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College, Dude, and Future: Every graduating senior is scared, to some degree, of the future, but this was on a different level. When my class left our liberal arts experience, we scattered to temporary gigs: I worked at a dude ranch; another friend nannied for the summer; one got a job on a farm in New Zealand; others became raft guides and transitioned to ski instructors. We didn't think our first job was important; it was just a job and would eventually, meanderingly lead to The Job. But these students were convinced that their first job out of college would not only determine their career trajectory, but also their intrinsic value for the rest of their lives. I told one student, whose dozens of internship and fellowship applications yielded no results, that she should move somewhere fun, get any job, and figure out what interests her and what kind of work she doesn't want to do - a suggestion that prompted wailing. "But what'll I tell my parents?" she said. "I want a cool job I'm passionate about!" Those expectations encapsulate the millennial rearing project, in which students internalize the need to find employment that reflects well on their parents (steady, decently paying, recognizable as a "good job") that's also impressive to their peers (at a "cool" company) and fulfills what they've been told has been the end goal of all of this childhood optimization: doing work that you're passionate about. Whether that job is as a professional sports player, a Patagonia social media manager, a programmer at a startup, or a partner at a law firm seems to matter less than checking all of those boxes. What's worse, the feeling of accomplishment that follows an exhausting task passing the final! Finishing the massive work project! - never comes. "The exhaustion experienced in burnout combines an intense yearning for this state of completion with the tormenting sense that it cannot be attained that there is always some demand or anxiety or distraction which can't be silenced," Josh Cohen, a psychoanalyst specializing in burnout, writes. "You josieandthepussycatsofficial: reading this article is like staring into a mirror https://www.buzzfeednews.com/article/annehelenpetersen/millennials-burnout-generation-debt-work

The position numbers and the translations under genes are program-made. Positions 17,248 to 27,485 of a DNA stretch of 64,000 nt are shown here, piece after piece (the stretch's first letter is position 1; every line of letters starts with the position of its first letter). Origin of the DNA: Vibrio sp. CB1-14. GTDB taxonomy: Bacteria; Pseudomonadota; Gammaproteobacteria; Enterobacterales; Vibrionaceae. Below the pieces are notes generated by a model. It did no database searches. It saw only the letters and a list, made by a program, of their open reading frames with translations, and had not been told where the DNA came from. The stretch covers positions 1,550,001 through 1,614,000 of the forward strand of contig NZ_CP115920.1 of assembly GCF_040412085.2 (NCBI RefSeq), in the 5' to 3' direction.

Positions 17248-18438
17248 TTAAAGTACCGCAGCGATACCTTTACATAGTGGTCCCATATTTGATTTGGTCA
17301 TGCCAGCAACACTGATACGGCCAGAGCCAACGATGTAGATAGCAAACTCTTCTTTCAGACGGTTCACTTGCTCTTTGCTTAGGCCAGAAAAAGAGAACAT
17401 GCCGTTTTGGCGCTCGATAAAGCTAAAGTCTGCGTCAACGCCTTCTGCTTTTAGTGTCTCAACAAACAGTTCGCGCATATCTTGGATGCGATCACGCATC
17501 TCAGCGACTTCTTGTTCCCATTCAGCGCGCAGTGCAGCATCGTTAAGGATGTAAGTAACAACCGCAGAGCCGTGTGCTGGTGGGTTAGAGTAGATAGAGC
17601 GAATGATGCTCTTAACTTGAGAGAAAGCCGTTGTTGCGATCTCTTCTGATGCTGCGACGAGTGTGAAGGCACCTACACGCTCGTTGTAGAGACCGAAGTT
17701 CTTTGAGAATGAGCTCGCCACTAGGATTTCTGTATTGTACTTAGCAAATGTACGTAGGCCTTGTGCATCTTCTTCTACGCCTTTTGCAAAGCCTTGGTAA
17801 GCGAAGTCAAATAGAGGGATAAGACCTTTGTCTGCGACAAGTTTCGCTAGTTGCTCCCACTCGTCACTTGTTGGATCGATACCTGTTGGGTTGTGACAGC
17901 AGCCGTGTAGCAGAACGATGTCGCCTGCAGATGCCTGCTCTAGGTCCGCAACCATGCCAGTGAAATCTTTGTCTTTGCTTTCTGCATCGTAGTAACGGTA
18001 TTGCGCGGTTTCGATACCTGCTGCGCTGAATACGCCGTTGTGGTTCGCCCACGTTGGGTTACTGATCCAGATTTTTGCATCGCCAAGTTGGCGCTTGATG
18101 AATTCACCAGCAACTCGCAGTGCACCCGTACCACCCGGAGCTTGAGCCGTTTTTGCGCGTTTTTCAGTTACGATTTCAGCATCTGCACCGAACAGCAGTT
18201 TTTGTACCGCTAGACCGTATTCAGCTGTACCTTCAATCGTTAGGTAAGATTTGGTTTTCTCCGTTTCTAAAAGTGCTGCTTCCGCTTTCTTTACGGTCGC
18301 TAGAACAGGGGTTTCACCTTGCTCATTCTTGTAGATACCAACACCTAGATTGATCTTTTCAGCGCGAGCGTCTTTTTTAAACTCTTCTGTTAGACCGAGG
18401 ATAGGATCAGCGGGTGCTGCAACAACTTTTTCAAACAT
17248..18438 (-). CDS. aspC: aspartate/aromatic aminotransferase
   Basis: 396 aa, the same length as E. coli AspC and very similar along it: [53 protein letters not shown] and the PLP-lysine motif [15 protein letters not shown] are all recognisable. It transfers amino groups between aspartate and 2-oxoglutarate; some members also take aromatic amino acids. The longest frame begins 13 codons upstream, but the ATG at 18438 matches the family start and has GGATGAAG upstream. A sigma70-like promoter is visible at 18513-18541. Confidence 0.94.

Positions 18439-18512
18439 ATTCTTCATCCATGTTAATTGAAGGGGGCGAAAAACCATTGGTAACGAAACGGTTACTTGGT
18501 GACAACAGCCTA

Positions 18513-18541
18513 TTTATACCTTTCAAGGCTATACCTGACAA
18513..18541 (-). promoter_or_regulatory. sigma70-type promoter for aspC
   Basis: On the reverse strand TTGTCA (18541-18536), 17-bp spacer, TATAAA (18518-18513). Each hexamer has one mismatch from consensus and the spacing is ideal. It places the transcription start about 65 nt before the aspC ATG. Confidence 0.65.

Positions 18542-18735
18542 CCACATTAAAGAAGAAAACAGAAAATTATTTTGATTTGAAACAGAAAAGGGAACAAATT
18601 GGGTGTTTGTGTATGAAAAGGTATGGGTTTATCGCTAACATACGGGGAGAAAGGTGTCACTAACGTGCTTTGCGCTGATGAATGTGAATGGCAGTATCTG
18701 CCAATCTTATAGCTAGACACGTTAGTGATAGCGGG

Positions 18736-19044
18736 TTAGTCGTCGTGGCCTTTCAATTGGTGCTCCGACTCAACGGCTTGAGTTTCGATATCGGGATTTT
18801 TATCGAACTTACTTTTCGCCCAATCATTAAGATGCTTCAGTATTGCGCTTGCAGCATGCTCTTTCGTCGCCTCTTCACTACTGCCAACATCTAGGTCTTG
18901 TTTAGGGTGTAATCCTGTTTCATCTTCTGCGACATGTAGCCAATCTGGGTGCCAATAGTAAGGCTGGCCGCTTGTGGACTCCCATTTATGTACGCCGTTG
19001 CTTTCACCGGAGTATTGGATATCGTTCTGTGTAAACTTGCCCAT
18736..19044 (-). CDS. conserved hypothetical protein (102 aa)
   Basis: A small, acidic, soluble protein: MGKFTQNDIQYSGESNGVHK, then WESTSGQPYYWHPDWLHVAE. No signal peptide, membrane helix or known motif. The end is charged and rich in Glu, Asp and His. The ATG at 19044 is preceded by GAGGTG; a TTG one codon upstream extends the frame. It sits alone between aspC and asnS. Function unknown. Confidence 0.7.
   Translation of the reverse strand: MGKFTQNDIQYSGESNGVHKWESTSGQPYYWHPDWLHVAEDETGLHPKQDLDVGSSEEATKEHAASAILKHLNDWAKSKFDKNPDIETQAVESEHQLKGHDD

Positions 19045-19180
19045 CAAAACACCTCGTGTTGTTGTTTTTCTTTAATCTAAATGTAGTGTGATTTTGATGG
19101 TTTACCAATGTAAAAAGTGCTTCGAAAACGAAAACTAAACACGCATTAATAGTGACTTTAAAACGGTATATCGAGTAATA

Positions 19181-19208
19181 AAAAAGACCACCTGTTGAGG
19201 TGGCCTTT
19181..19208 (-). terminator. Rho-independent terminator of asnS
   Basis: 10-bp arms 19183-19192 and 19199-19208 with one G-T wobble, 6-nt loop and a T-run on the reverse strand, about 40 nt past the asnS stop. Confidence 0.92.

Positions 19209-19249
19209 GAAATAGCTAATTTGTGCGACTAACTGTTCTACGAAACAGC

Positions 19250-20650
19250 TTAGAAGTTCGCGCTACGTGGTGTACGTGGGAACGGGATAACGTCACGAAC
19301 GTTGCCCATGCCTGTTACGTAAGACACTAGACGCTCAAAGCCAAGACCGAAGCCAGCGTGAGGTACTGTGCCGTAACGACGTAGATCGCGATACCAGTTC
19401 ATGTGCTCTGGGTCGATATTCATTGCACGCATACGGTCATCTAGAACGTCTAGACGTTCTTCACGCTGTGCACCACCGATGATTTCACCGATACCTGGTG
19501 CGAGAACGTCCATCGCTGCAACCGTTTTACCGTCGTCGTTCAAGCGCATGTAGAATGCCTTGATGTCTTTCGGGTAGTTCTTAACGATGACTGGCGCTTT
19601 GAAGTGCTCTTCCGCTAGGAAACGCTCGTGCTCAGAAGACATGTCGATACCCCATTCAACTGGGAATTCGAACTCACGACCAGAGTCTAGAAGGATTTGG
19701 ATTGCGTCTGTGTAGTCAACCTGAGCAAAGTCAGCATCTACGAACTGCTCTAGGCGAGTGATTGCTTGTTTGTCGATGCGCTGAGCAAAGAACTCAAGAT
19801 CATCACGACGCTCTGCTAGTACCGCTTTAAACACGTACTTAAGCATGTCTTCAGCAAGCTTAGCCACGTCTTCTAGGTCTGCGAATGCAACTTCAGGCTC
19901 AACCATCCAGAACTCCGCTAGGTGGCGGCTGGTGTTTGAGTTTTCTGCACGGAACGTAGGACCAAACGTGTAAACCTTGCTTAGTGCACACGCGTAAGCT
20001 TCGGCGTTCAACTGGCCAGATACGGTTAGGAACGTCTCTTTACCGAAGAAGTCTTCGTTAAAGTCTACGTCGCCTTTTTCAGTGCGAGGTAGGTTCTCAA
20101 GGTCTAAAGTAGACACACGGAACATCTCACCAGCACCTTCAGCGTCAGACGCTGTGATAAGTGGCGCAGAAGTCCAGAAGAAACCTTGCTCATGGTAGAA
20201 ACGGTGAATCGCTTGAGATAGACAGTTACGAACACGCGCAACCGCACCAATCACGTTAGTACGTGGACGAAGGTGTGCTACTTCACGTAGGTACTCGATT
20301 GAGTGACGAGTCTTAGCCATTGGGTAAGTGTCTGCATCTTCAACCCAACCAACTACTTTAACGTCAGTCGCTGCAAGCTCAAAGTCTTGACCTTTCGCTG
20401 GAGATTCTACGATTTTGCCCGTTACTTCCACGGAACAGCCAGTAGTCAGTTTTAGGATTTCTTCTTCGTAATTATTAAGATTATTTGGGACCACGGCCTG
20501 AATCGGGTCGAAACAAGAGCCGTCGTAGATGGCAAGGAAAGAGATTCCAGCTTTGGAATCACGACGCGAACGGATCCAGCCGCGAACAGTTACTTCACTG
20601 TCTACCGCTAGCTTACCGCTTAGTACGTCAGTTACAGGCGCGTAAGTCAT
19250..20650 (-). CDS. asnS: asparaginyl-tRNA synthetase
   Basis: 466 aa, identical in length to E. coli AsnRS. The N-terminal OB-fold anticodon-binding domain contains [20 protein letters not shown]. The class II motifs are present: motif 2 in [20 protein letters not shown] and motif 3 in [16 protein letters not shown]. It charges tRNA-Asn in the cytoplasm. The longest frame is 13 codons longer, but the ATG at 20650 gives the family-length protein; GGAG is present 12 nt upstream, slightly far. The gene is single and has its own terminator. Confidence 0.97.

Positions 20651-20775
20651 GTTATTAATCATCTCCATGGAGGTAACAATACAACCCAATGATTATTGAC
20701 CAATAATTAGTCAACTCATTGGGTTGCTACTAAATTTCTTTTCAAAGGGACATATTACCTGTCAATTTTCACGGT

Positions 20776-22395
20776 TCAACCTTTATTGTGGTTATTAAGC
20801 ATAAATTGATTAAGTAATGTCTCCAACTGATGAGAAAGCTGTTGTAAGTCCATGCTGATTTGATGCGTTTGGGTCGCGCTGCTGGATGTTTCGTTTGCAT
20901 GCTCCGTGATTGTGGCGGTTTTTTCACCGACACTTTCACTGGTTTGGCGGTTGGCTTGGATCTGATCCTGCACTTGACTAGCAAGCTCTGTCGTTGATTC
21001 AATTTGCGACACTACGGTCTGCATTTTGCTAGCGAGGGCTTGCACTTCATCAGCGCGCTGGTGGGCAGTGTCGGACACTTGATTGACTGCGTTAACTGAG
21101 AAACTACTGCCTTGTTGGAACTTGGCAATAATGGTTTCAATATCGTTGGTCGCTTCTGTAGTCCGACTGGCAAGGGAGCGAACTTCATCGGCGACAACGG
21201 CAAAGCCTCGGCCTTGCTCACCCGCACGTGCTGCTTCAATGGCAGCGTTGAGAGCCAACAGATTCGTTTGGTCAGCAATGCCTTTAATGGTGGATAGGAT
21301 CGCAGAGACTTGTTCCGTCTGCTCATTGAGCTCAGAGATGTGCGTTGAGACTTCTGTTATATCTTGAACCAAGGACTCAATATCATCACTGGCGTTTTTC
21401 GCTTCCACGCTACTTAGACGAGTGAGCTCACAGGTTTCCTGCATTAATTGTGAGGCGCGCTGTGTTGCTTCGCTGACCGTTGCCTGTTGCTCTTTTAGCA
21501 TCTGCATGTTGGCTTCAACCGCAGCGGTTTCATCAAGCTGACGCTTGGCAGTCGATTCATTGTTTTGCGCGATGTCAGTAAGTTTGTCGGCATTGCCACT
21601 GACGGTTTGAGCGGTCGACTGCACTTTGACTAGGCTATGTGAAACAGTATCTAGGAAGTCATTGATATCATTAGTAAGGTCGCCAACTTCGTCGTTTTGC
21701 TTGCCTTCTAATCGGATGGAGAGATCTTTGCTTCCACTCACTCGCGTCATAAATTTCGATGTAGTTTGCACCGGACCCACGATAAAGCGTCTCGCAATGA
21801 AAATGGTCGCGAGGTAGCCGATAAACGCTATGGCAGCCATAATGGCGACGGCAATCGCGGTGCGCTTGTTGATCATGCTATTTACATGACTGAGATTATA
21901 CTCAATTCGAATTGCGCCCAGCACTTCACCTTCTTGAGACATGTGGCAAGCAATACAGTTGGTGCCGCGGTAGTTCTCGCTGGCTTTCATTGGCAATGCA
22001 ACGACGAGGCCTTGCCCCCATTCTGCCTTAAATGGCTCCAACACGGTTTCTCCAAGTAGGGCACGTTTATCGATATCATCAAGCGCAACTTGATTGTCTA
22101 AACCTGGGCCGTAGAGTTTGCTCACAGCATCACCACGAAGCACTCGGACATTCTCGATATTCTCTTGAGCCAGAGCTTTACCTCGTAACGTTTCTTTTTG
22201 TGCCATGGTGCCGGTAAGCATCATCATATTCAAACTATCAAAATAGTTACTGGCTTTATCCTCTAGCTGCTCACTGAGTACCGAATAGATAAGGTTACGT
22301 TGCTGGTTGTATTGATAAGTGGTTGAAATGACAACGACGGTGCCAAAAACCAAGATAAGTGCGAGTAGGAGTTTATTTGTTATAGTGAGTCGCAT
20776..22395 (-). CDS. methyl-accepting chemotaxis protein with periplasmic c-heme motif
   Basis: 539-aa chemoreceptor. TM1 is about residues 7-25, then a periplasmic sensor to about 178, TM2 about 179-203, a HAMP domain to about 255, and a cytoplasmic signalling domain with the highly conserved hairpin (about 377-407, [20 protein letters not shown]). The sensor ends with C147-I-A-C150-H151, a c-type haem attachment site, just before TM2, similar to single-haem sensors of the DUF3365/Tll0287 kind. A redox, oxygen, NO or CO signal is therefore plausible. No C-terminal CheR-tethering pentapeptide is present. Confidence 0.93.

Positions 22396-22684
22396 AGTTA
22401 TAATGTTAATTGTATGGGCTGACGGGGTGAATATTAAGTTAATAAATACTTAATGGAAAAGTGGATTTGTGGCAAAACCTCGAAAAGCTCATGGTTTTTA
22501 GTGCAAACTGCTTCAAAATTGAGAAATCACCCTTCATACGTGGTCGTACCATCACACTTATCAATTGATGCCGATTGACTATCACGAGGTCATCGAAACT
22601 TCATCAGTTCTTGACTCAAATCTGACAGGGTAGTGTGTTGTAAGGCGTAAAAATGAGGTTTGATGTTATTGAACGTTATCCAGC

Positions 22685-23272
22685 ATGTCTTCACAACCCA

Complex, Fire, and Friends: 23 EMOTIONS PEOPLE FEEL, BUT CAN'T EXPLAIN tai-korczak: 1. Sonder: The realization that each passerby has a life as vivid 2. Opia: The ambiguous intensity of Looking someone in the eye 3. Monachopsis: The subtle but persistent feeling of being out of 4. Énouement: The bittersweetness of having arrived in the and complex as your own which can feel simultaneously invasive and vulnerable place future, seeing how things turn out, but not being able to tell your past self 5. Vellichor: The strange wistfulness of used bookshops 6. Rubatosis: The unsettling awareness of your own heartbeat 7. Kenopsia: The eerie, forlorn atmosphere of a place that is usually bustling with people but is now abandoned and quiet. away, even close friends who you really like out in your head thunderstorm amazing when thousands of identical photos already exist. nobody is listening history will turn out violence plane crash, or to lose everything in a fire experience because people are unable to relate to it 8. Mauerbauertraurigkeit: The inexplicable urge to push people 9. Jouska: A hypothetical conversation that you compulsively play 10. Chrysalism: The amniotic tranquility of being indoors during a 11. Vemödalen: The frustration of photographic something 12. Anecdoche: A conversation in which everyone is talking, but 13. Ellipsism: A sadness that you'l never be able to know how 14. Kuebiko: A state of exhaustion inspired by acts of senseless 15. Lachesism: The desire to be struck by disaster - to survive a 16. Exulansis: The tendency to give up trying to talk about arn 17. Adronitis: Frustration with how long it takes to get to know 18. Rūckkehrunruhe: The feeling of returning home after an someone immersive trip only to find it fading rapidly from your awareness 19. Nodus Tollens: The realization that the plot of your life doesn't 20. Onism: The frustration of being stuck in just one body, that 21. Liberosis: The desire to care less about things make sense to you anymore inhabits only one place at a time 22. Altschmerz: Weariness with the same old issues that you've always had - the same boring flaws and anxieties that you've been gnawing on for years 23. Occhiolism: The awareness of the smallness of your perspective